Business

July 23, 2012

China’s Type 90 a stalking tiger on world light tracked vehicle market

In its annual analysis “The Market for Light Tracked Vehicles,” the Forecast International Weapons Group reports that it expects the market to produce nearly 9,300 units, worth more than $19.7 billion, through 2021. The international market for light tracked vehicles remains a highly competitive and dynamic environment.

Dean Lockwood, weapons systems analyst at Forecast International, notes that in terms of sheer numbers, China’s Type 90 armored personnel carrier and Type 90 mechanized infantry combat vehicle represent the most significant light tracked vehicle production run of the forecast period.

As the People’s Liberation Army standardizes its mechanized forces around the Type 90 APCand MICV, Forecast International expects that combined production of these two vehicles will account for about 41 percent of all new light tracked vehicle production worldwide, worth some 9 percent of the market, through 2021.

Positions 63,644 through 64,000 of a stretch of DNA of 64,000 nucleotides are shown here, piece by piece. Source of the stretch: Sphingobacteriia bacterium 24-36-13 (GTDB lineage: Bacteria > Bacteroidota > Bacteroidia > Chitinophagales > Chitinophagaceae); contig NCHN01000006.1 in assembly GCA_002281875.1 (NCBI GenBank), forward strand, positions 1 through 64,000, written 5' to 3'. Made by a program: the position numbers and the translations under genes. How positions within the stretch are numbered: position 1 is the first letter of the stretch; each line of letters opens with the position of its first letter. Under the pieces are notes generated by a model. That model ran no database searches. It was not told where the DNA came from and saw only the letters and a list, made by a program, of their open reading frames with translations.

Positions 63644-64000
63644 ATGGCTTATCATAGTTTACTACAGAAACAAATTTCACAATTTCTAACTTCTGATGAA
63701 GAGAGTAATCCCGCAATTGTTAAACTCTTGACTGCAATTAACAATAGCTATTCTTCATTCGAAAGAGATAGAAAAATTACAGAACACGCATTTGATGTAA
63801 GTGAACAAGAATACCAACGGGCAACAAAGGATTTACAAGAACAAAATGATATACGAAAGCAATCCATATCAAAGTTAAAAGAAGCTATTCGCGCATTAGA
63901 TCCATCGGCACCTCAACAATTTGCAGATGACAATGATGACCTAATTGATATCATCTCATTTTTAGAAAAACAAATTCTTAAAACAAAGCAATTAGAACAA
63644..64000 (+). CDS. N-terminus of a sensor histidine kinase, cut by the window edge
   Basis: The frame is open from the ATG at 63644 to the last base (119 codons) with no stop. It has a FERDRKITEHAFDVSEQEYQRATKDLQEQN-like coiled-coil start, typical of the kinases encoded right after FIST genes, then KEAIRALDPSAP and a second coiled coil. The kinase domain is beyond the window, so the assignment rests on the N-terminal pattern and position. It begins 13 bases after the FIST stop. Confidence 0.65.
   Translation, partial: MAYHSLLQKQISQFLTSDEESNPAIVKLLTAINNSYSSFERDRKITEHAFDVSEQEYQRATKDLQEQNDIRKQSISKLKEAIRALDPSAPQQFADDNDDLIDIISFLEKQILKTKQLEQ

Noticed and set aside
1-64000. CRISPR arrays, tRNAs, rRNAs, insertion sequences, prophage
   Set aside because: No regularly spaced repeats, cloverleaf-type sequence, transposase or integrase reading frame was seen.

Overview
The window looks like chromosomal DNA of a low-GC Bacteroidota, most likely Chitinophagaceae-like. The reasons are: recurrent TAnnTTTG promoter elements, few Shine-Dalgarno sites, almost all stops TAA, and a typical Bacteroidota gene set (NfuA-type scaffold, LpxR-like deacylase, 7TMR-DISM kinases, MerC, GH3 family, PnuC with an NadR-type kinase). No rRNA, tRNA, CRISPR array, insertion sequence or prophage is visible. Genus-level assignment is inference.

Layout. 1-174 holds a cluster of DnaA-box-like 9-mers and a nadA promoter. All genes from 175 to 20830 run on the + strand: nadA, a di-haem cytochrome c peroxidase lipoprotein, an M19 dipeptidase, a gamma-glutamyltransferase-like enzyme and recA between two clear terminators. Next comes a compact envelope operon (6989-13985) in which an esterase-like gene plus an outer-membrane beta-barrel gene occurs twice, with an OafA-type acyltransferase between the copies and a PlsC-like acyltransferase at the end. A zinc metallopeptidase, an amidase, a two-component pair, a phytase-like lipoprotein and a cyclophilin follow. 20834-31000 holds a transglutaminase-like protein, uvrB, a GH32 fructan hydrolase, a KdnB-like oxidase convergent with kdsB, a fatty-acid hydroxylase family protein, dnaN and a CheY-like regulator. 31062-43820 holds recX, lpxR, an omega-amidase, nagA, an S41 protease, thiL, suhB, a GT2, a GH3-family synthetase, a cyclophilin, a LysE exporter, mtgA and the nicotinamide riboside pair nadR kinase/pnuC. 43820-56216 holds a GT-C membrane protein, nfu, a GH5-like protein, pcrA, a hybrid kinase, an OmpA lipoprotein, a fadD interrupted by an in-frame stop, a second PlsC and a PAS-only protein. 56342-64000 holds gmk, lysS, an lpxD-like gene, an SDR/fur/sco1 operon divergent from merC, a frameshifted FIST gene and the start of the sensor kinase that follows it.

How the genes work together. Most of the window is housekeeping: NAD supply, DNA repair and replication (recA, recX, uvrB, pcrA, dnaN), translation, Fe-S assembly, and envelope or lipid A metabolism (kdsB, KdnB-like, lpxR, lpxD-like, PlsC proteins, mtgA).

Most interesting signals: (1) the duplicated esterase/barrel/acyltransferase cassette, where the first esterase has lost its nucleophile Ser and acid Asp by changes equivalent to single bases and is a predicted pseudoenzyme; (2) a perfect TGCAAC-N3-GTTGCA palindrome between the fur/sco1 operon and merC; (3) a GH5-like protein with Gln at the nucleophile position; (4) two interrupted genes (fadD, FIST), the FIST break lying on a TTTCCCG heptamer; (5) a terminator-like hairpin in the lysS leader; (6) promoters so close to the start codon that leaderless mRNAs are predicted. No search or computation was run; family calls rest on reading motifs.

Meanwhile, new production of the top high-end vehicle – the Igel/Puma – will account for only 10.9 percent of all production through the forecast period.

Yet, Lockwood states, “We estimate this program will own 59.5 percent of the total value of the light tracked vehicle market through 2021.” Lockwood adds, “For most nations, the expense associated with the modernization and retrofit of high-end light tracked vehicles pales in comparison with the prospect of new procurement.”

The ongoing U.S. Army investment in the maintenance and upgrade of the existing Bradley fleet through fiscal year 2017 is now equivalent to only 5 percent of the value of all new-production light tracked vehicles scheduled to roll out worldwide through 2021. “While transparent to this market analysis, maintenance of the existing Bradley Fighting Vehicle fleet in U.S. Army service is still effectively the sixth most valuable light tracked vehicle program on the international market,” Lockwood said.

Although the light tracked vehicles in service today are all products of the Cold War, Lockwood says that they are far from relics destined for the scrap heap.

“Since the U.S. 3rd Infantry Division (Mechanized) executed its ‘Thunder Run’ to Baghdad in 2003, the light tracked vehicle has soldiered on as a significant force multiplier on the modern asymmetric battlefield,” he said.




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